Monday evening the Americans at the conference were invited to watch US v Ghana at the iconic Jockey Club. It turns out they had a sprawling Fan Fest set up there as well. Sadly, interest in watching the US game was clearly not a priority as the large complex was mostly empty and our guest viewing area only included about fifteen people. Many of us were also recovering from the long commute from Copacabana, as Rio’s ugly traffic problem reared its head. It took us over an hour to travel the four miles to the Jockey Club and my group ended up missing the entire first half. That was quickly forgotten when John Brooks scored the go ahead goal with a terrific header that gave the US a critical 2-1 win. We enjoyed some Caipirinhas and great Brazilian barbequed meat at a perfect little local neighborhood restaurant to cap off the evening.
Tuesday’s activities included watching the Brazil v Mexico match at the Fan Fest on Copacabana. There was a sea of yellow and green jerseys, the colors of the national team, and the crowd was ready to explode for a home victory. It seemed like the entire city and probably the country had come to a halt as the clock ticked forward towards match time. Chants of “Bra-zil! Bra-zil!” echoed throughout Copacabana. Brazil looked somewhat tentative against a scrappy Mexican team, and Mexico’s goal keeper made a few phenomenal stops against Brazil’s star Neymar to seal the 0-0 draw. While I think Mexico is playing at a high level, Brazil left the debate open if they can step up and win the tournament as expected….they may be the best team, but it is an awful lot of pressure. Despite the frustration felt by the hundreds of thousands of supporters at the Fan Fest, the crowd meandered around Copacabana peacefully, and the Brazil security was out in full display with a very strong and visible presence to make sure it stayed that way. Despite having heard about some petty crime, the atmosphere felt generally friendly and safe considering the large and raucous crowd.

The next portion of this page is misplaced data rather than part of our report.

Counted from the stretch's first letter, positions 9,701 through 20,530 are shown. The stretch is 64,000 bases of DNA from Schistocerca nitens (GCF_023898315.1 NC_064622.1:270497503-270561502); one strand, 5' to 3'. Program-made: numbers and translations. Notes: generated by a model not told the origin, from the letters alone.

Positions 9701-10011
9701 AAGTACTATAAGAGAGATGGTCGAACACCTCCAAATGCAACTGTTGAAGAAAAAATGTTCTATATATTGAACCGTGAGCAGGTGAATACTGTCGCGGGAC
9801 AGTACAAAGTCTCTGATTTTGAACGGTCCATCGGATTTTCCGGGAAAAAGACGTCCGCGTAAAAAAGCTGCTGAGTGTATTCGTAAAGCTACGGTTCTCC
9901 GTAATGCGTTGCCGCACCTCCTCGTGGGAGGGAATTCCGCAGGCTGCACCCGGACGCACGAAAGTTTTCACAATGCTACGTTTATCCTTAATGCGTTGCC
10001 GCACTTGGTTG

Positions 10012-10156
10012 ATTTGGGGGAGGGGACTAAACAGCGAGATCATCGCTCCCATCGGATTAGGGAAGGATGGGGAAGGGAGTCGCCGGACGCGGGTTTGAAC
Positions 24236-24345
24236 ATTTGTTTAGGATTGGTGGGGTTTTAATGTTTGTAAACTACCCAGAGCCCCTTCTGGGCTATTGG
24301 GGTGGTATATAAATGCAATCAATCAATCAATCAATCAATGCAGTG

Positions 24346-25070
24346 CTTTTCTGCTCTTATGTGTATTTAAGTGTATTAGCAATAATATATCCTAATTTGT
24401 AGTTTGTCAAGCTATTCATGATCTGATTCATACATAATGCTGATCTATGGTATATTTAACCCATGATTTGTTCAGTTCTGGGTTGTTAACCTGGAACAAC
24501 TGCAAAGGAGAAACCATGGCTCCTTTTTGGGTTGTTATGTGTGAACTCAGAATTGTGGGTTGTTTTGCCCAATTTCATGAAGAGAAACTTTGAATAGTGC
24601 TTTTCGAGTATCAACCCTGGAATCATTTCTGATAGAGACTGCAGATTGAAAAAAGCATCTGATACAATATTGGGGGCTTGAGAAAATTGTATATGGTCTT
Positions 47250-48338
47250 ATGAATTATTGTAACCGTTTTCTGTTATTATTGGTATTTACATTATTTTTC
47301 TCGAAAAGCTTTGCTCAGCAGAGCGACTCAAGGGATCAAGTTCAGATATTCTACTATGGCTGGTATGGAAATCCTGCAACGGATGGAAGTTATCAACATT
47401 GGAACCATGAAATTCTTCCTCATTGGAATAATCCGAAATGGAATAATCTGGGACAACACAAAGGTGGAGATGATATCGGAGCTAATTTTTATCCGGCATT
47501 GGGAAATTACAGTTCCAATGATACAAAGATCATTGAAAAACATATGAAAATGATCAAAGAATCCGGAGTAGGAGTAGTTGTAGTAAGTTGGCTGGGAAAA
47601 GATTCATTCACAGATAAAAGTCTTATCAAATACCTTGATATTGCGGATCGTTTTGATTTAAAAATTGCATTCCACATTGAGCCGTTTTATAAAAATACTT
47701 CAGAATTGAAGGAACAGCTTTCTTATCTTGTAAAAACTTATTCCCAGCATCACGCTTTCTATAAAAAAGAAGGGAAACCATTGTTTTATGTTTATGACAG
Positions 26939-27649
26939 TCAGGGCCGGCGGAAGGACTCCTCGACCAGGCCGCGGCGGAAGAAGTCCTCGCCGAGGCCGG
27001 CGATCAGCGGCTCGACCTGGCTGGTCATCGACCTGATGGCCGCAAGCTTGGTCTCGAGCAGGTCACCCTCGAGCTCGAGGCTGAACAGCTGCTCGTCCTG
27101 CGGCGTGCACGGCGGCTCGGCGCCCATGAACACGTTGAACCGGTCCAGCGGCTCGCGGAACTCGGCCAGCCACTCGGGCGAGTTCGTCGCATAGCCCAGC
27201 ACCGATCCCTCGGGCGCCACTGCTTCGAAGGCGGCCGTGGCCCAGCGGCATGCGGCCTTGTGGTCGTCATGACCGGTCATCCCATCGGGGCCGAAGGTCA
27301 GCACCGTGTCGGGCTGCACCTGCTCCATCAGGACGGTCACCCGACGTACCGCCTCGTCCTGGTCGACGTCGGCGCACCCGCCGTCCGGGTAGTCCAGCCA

On Wednesday several of us gathered at the request of Startup Rio, a new initiative to accelerate the development of the startup ecosystem in Rio. We discussed how we might build and maintain a bridge between Rio and the Silicon Valley, including the merits of establishing a physical presence in the Bay Area. We also discussed the many challenges that work against Brazilian entrepreneurs such as the fear around failure, and the lack of role models and mentors. The marquis event in the afternoon was a trip to Maracana to watch live the defending World Cup champions Spain take on traditional Latin American powerhouse Chile. Spain was under a lot of pressure given their disastrous opening 5-1 loss to the Dutch. Chile on the other hand played inspired football and took it to the Spaniards with a convincing 2-0 win, eliminating them from the World Cup. Maracanã holds about 80,000 spectators, and I would guess that about 75,000 of them were from Chile. It very much felt like a home match for Chile and fans provided a lot of high decibel support for their team. They certainly left the stadium in jubilation.
In all it was a fantastic day, an exciting match, a legendary stadium… bucket list checked. Rio continues to develop a promising early stage entrepreneurial ecosystem and I look forward to my next visit. While Brazil still struggles with all the challenges and opportunities that come with a large emerging economy, at least for this week the combination of Rio and the Copa Do Mundo was magical. I can’t help but feel a little more Carioca now… :)